Sakti3's technology is manufactured using existing, scaled platforms that offer an easy path to large-scale production, in a single, integrated, manufacturing line. "We use only scalable processes on cheap equipment," Sastry says. "It won't break the bank."

Sastry says her firm has "hired a few people" for “high-end tech positions” in the last year. Sakti3 now employs "less than 24 people," Sastry says. She declined to provide specifics.

Sakti3 has raked in millions of venture capital, including a $4.2 million investment from GM Ventures, the VC arm of General Motors, and Japan-based Itochu Technology Ventures in 2010. Sakti3 has raised $30 million in venture capital in total.

Source: Ann Marie Sastry, president & CEO of Sakti3
Writer: Jon Zemke

Read more about Metro Detroit's growing entrepreneurial ecosystem at SEMichiganStartup.com.

SportsFactory centralizes athletic tweets for non-Twitter users

Nic Stelter loves keeping with his favorite athletes and sports teams through Twitter, but he is not the biggest fan of the social media site. That prompted him to launch SportsFactory in Ann Arbor.

The startup creates a web app that aggregates tweets from the users favorites athletes and teams. So if you are a diehard University of Michigan fan, you can use SportsFactory to collect the tweets about the university’s athletic department, athletes and recruiting efforts instead of sorting it all out on your own Twitter handle. The web app makes the tweets look like they do on Twitter so the user gets an authentic experience. (Check out a video, created by Ann Arbor-based Media Academica, describing the service here.)

"I wanted to make something non-Twitter users can use to read tweets," Stelter says. He adds, "we have tried to make the experience as much like Twitter as possible."

Stelter leveraged the services of Tech Brewery-based Alpha Jango to build the web app. He plans to release a mobile app for Apple and Android products later this year.

"It's going to be a slow climb but people really like it so far," Stetler says.

Source: Nic Stelter, founder of SportsFactory
Writer: Jon Zemke

Read more about Metro Detroit's growing entrepreneurial ecosystem at SEMichiganStartup.com.

CoFoundersLab, U-M partner to create Michigan Founder Finder

A new way to connect entrepreneurs and technical experts to help create more startups has arrived at the University of Michigan’s Ross School of Business.

The Zell-Lurie Institute for Entrepreneurial Studies partnered with CoFoundersLab to build a co-founder matching portal called Michigan Founder Finder. The online matching platform helps the entrepreneurial communities of the University of Michigan, great Ann Arbor area and beyond with the right people to push their new business venture forward.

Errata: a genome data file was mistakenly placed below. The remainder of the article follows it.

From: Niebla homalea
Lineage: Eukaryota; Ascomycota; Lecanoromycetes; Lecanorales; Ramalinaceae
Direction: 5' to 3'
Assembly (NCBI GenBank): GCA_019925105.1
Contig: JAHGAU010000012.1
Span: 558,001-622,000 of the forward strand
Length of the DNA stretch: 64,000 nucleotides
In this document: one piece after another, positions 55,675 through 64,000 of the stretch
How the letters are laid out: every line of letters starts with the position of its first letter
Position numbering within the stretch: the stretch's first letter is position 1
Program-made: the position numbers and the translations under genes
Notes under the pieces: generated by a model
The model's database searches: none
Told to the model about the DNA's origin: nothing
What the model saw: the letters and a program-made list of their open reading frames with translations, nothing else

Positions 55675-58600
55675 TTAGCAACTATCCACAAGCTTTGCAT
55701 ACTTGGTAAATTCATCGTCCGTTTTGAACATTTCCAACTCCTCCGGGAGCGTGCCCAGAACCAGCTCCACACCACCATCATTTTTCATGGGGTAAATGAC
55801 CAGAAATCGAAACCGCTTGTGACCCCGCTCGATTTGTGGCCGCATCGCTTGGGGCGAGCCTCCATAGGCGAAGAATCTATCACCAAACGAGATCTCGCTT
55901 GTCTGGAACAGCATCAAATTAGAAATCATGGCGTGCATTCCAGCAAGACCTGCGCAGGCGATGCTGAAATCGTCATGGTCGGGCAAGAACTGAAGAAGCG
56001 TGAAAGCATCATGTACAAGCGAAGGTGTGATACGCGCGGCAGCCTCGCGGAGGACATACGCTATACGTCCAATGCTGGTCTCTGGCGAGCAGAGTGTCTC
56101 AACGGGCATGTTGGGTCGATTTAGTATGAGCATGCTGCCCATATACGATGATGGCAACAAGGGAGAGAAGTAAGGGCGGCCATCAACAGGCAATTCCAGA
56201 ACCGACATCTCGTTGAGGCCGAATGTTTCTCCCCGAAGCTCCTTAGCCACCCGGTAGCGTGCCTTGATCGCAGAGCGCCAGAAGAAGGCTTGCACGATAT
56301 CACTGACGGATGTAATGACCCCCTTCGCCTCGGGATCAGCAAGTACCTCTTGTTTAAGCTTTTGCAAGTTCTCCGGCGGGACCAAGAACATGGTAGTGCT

"They don't need to reinvent the wheel," says Michael Hughes, vice president of community development of CoFoundersLab. "They can connect entrepreneurs across schools on their own campus. It can also help students and alumni connect with another person who might not have anything to do with the university."

CoFoundersLab, which is based in Maryland, specializes in making online portals that help entrepreneurs make connections with a variety of people they need to get their startup off the ground. Each portal specializes in a specific metropolitan area or, in U-M's case, a university community. Think of it as a dating site for entrepreneurs looking for co-founders.

The Michigan Founder Finder is open to current students, alumni, faculty and staff at U-M.

"We want thousands of people," Hughes says. "It's for University of Michigan students and alumni, the greater U-M community."

CoFoundersLab will be also host a matchup event in downtown Detroit at 6:30 p.m. on Mar 19 in the Grand Circus space in the Broderick Tower. For information, click here.

Source: Michael Hughes, vice president of community development of CoFoundersLab
Writer: Jon Zemke

Read more about Metro Detroit's growing entrepreneurial ecosystem at SEMichiganStartup.com.

Startgrid platform looks to complement Ann Arbor SPARK

Another organization aimed at growing southeast Michigan’s entrepreneurial ecosystem made its debut last week. It might seem like Startgrid is set up to duplicate the region’s numerous efforts to grow its economy, but actually it’s aim is to do the opposite.

Startgrid plans to complement the region's existing assets in the entrepreneurial ecosystem, working cooperatively with local economic accelerators like Ann Arbor SPARK and the University of Michigan to make startup building a more seamless process.

"It's the unique combination of the whole that will make the whole complete," says Dave Egner, executive director of the New Economy Initiative, which is helping fund the launch of Startgrid.

Startgrid icomes courtesy the Detriot Regional Chamber and is an online portal that enables entrepreneurs to create a collaboration page that fleshes out their idea or business plan. The users can incrementally expand their page to their circle of friends, mentors and industry experts throughout Metro Detroit. The idea is to create an environment where people help each build their business in southeast Michigan.

Startgrid wants to fill those gaps to accelerate the formation and growth of local businesses. To watch a video about what Startgrid is about, click here.

Source: Peter Gardner, founder & CEO of Startgrid, and Dave Egner, executive director of the New Economy Initiative
Writer: Jon Zemke

Read more about Metro Detroit's growing entrepreneurial ecosystem at SEMichiganStartup.com.
1872 Articles | Page: | Show All
Share this page
Signup for Email Alerts